The imaging setup that the team built is able to detect which glomeruli are activated when mosquitos are exposed to different odors. From the perspective of the mosquitoes, they are tethered under a two photon microscope that looks through their brain and the air around them change its odor from an epoch to the next, thus their sensory experience is controlled. The odors are puffed through a wind tunnel. To their surprise, Lindy and her team found that only two glomeruli are pretty active, one was broadly tuned responded to human odors along with other mammalian odors and the other had a pretty specific activation by human odor. The one glomeruli sensitive to human odors is especially sensitive  to decanal and undecanal that are  long-chain aldehydes probably originating  from unique human skin lipids.

A complex odor stimulus gets converted to a simple neural code that researchers can read out through neural activity in a glomerulus. A simple, elegant solution to what one would think is a complex daunting task. It is indeed a daunting task if you try to design a machine learning algorithm from scratch to perform a similar task. Often evolution offers simple solutions that tends to breed and sustain over time improving survivability of a species. Moreover, oftactory processing is a pivotal example of convergent evolution: from mice to insects, one observes that glomeruli and combinatorial information processing forms that basis to detect olfactory cues in the environment.  The ubiquity of these mechanisms is providing inspiration to build artificial noses for odor detections. Evolution can help us design the next generation of nature inspired artificial intelligence.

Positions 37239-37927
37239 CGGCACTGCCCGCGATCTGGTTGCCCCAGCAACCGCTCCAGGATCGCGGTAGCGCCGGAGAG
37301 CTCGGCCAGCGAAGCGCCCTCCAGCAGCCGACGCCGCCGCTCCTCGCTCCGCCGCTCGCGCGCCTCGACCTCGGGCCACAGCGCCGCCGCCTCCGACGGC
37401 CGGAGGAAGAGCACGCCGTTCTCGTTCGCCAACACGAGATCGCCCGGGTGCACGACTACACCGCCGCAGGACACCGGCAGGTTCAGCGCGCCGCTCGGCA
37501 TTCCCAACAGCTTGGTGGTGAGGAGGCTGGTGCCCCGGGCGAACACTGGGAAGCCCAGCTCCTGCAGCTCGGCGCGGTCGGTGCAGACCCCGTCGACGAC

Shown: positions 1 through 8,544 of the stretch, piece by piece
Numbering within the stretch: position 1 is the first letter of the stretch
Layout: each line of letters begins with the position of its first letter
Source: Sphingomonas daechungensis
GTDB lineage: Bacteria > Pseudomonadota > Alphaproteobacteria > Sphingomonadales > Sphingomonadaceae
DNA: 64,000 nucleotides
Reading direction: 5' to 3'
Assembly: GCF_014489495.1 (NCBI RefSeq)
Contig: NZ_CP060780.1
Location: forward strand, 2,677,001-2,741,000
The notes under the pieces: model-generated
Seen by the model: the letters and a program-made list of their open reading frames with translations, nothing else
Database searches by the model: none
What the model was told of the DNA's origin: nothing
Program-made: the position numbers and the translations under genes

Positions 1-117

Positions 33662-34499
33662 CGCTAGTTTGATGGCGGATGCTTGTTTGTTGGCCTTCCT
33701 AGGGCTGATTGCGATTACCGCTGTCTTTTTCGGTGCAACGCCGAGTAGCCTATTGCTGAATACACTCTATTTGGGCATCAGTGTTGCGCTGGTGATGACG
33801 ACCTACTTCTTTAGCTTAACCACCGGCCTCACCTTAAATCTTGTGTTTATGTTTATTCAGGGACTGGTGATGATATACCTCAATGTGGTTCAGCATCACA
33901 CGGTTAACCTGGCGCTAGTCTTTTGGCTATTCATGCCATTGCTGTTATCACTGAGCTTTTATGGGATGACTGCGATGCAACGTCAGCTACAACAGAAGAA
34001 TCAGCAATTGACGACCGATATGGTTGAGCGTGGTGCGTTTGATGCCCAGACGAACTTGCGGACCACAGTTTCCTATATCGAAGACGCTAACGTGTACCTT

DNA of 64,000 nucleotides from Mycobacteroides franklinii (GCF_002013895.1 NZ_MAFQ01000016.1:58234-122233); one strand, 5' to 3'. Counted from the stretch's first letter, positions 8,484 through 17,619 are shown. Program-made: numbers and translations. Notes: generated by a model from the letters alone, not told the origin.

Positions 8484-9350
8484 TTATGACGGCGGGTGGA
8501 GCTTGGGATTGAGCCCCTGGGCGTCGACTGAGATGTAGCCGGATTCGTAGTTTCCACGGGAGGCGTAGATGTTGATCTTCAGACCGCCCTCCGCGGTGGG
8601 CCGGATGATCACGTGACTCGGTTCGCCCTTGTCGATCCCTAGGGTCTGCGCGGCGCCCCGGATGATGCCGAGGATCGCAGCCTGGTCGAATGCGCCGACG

“Evolution is fun. Look at Aedi aegyptis  from what the name suggested it might have originated in ancient Egypt and propagated in west Africa and was domesticated by human. It thus evolved its reliance on human blood by its association with human as during the expansion of the Sahara desert, human remained the sole source for blood to these mosquitos, they have retained this ability since then. They moved around the world because of trade since 400 – 500 years ago “ Lindy remarked on the fascinating evolutionary history of Aedi Aegyptis. 

Of concern to many people around the world is finding ways to control mosquitos that target human. Studies, like this one published by the McBride lab,  are very crucial to find ways to attract mosquitos and get rid of them for example the McBride lab has patented a mixture of decanal and undecanal that was proven to be efficient in attracting mosquitos.

As for what comes next, the discovery made by Lindy McBride and her PhD student Zhilei paves the way to understand the neuroscience of specific targeting of humans by Aedi Aegyptis.  Glomeruli are the first relay station in the mosquito brain for the sensory information. The next steps aim to delineate how this information is relayed next building up the complete neural pathway that process and encode human specific odors.  “ There are many brain structures we think will be involved such as mushroom body and the lateral horn “ Lindy remarked.

After finishing his PhD, Zhilei moved to Cornell University  continuing on the path of investigating behavioral evolution . He is currently studying the fascinating ability of parrots to vocalize and imitate human speech  asking how evolution has shaped parrots’ ability to perform this complex linguistic functions.

Lindy and Zhilei’s work are part of a growing trend in neuroscience that focuses on bridging evolutionary biology, ecology along with neural mechanisms. Often times, neural dynamics are studied in highly artificial settings or in the context of behaviors that animals do not do in nature.   From c.elegans to drosophila to rodents to non-human primates, technological and conceptual advances are paving the way to study the neuroscience of natural behavior.